Byron, Minnesota, United States
Volkswagen Group of America has lit oil-burning fireworks to celebrate the sales of more than 100,000 TDI Clean Diesel vehicles in the US between its VW and Audi brands this year. According to VW, that means it is responsible for more than 75 percent of diesel-engined cars and SUVs sold here - perhaps not surprising when the two brands offer a total of 12 diesel models.
What might be surprising is that the number of diesels isn't far off the estimated sales of 90,000 battery electric vehicles and PHEVs, with 15,000 of those accounted for by the Tesla Model S, another 12,000 or so being the Toyota Prius PHEV.
VW's keen to play up the ease of making diesel part of your life, stressing that it doesn't need any change to the refueling infrastructure and that "this is a technology delivering real answers to society's concerns about fuel consumption and greenhouse gas emissions without compromises."
According to Automotive News, automakers are expected to manufacture 16 million light vehicles in North America in 2013. That's up 500,000 units from last year and marks the largest number since 2002. The prediction comes courtesy of LMC Automotive and IHS Automotive, which point to the improving US economy as a bellwether for total production. LMC Automotive says North America will produce 16 million vehicles while IHS has a slightly more optimistic forecast of 16.1 million units. A total of seven automakers are slated to increase production on the continent this year. Nissan is set to see the largest jump at 20 percent over last year.
Volkswagen, meanwhile, is one of the only manufacturers predicted to scale back production. Analysts expect the German company's output to fall by 23 percent to 170,000 units, thanks in part to slow demand for the Volkswagen Passat and Jetta.
Today in the Tell Us How You Really Feel file we have Bernd Osterloh, head of Volkswagen AG's Group Works Councils and member of the company's supervisory board, labeling the company's US operations "a disaster." Why? Because Osterloh believes VW of America doesn't have the models it needs to be competitive here, hasn't been decisive enough about its plans and German higher-ups still don't understand the US market.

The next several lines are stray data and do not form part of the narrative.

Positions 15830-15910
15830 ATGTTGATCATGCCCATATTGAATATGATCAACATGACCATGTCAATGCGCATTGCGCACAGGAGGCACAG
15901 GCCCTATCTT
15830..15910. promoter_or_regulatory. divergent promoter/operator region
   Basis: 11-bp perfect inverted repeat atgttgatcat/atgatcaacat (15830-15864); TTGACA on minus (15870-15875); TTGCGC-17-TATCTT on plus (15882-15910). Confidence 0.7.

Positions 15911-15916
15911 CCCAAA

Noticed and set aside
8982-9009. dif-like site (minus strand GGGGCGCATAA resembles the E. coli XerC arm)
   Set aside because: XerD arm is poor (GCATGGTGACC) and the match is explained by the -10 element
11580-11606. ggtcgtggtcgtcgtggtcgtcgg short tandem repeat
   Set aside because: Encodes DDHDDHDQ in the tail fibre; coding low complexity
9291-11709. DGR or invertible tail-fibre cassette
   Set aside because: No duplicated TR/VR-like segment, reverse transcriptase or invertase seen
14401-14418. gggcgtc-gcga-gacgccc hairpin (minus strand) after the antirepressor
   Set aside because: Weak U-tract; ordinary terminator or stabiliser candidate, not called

In truth, the top labor rep at the German conglomerate is echoing sentiments we've heard from VWoA executives for years, and there's been the same commentary from dealers: Germany doesn't pay enough attention to what the US market really wants. Even ex-VWoA CEO Stefan Jacoby, who preceded the recently departed Jonathan Browning, said early in his tenure that one of his tasks was to get his German bosses to start delivering what the US market demanded. New CEO Michael Horn is saying much the same thing seven years later, telling Sky News that it has to increase "the speed at which we bring new models to the market and innovation to the market."
Osterloh wants to get "more models" here, including a pickup truck, but we'd wonder if the economics have changed from when Jacoby said they'd need to sell 100,000 per year to make money. Osterloh also wants a decision on where the CrossBlue will be built. Although it looked as if the Chatanooga, TN plant would get the call, the Puebla, Mexico plant is still in the running because of lower operating costs. No matter what happens right now, Osterloh thinks the situation won't get better for another two years when revamped models arrive, but at least the company can start taking the steps for a better US future.